LogMeIn – 2014 the year of change


As of January 21, Log Me In, one of the (if not THE) world’s largest remote services company decided to stop providing its basic free remote service.

Over the last 10 years, millions of users have taken advantage of the service to connect their work and home computers or even create mini virtual networks of remote computers.

The announcement while not in itself surprising, was a shock to most users due to LogMeIn’s decision to execute it without notice. There was no build up or press releases to announce a particular date or timeframe but rather an email to registered users on their first login of the day that the service is now no longer free and existing users have 7 days to pony up $50 for a license or be terminated.

Sufficed to say, this type of hit took many by surprise and prompted many of our own users to suspect spam or hacking attempts on their accounts.

Once we confirmed that it was legitimate, we watched the news feeds for more info.

As stated, the announcement was not a surprise in itself. Having millions of users using your resources for free can be quite frustrating. The decision to switch to a paid only model makes sense in that even if they lost 99% of the free users, that remaining 1% would fork over the money to continue using what they already had in place and relied upon.

Whether the gamble will pay of financially for them is yet to be determined as the reality of handling something like this in such a poor manner could be catastrophic for their PR.

We can only imagine how many of those users jumped over to Teamviewer or one of the other services still offering free remote services.

In the PC world, there are many many free tools for remote services including Microsoft’s built in Remote Desktop Protocol (RDP). In a worse case scenario, users of LogMeIn free are going to have to spend some time to switch to a different product instead of paying the new fee.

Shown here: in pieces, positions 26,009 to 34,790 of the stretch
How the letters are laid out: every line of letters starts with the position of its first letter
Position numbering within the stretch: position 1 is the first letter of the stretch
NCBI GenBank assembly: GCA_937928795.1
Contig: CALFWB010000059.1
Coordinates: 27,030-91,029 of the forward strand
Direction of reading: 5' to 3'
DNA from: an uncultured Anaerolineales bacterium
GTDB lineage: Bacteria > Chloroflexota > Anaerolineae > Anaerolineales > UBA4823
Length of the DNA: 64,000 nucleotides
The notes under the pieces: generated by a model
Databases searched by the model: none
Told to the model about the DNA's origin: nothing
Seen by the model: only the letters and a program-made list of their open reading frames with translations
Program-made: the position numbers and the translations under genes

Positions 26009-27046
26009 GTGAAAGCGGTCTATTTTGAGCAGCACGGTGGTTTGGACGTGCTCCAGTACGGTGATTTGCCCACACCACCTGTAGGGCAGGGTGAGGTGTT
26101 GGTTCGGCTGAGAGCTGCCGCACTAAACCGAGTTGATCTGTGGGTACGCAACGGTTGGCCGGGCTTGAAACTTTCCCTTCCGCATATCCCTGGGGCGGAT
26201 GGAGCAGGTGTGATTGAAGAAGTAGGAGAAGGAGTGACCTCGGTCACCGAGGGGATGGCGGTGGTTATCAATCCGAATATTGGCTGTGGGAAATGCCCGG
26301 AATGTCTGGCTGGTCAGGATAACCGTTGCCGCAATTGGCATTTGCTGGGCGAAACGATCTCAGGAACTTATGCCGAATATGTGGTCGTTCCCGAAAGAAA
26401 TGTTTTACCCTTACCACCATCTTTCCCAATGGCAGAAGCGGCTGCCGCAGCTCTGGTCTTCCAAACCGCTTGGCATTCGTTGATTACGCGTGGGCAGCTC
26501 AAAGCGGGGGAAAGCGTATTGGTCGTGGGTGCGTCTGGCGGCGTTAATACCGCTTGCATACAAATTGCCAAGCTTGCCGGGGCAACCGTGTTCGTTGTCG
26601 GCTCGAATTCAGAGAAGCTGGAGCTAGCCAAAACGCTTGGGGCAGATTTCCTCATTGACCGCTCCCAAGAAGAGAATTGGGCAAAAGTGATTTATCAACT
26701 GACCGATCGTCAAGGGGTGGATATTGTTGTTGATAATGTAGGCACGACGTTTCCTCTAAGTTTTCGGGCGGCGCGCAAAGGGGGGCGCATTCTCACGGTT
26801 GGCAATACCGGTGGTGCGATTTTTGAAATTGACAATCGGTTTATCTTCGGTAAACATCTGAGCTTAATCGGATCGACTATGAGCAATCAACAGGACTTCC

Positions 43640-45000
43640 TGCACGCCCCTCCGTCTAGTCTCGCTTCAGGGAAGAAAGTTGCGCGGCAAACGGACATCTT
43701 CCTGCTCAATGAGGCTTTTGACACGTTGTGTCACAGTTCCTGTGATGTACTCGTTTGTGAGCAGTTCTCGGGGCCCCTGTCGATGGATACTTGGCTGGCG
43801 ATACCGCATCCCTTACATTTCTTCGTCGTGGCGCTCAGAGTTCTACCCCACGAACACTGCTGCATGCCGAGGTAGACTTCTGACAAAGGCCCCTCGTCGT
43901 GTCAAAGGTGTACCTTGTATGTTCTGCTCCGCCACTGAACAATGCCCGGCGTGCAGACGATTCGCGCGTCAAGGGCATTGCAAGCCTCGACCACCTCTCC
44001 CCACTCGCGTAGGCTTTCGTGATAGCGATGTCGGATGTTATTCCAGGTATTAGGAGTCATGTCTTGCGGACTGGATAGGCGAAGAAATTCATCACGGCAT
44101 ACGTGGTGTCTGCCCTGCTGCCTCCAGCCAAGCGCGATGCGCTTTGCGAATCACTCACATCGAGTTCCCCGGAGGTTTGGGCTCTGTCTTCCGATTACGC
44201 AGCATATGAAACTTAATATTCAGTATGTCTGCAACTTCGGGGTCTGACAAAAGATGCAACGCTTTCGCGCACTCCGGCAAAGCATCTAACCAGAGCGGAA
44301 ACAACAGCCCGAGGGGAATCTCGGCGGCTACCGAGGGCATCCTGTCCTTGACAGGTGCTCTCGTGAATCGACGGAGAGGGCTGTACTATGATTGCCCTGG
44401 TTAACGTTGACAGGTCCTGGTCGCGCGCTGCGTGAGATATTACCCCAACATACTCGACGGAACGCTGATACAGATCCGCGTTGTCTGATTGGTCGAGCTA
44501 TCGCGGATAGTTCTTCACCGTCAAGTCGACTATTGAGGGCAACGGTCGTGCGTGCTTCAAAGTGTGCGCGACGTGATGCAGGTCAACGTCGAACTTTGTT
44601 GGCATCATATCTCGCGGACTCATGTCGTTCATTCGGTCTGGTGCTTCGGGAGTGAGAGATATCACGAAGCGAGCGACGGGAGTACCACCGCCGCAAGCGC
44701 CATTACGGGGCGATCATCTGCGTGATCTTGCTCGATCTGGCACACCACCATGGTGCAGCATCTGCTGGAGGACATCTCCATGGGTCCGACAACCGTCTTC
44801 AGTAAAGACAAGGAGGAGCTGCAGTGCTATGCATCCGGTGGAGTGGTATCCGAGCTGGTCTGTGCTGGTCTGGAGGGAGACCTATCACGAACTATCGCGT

Why? you may ask. The reason is simple: It was free. Users of free software generally will put up with small ads or the occasional email in return for continuing to operate on the free model. There are of course, those who will pay because they don’t want to change, and there are those who will pay because they don’t know any better but our prediction is based on knowing about the market since we have setup many users with LogMeIn in the past.

The other question we have gotten as a result is “If we switch to Teamviewer(or other product), who is to say they will not switch to a pay only model as well?”

The answer is that we don’t know. Our feeling is that the other companies will wait for bit while the accrue new free users before they leverage any change.

In the mean time, there are other products that are not web based such as VNC, gotomypc and comodo as well as cheaper paid systems that can do the job.

We are not saying we don’t like Logmein; on the contrary we use the LogMeIn Rescue and pay a premium price for our IT techs to help our clients. However, the way they handled the situation and the pricing structure they are jumping immediately too may be too off putting for the general public.

Should you have any questions about this article or any other remote technologies, feel free to contact us anytime.

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2 Responses to LogMeIn – 2014 the year of change

  1. Hey! Mikogo is a great alternative for remote support, and competely free for private use. Feel free to check it out if you want to – we’re always happy about reviews and feedback! 🙂 If you have any questions, just let me know. Thanks!

  2. Yeah, LogMeIn free going away has resulted in huge disappointment amongst Logmein users. Anyways as free version is no longer available, other alternatives are RHUB, Bomgar, GoToMyPC etc.

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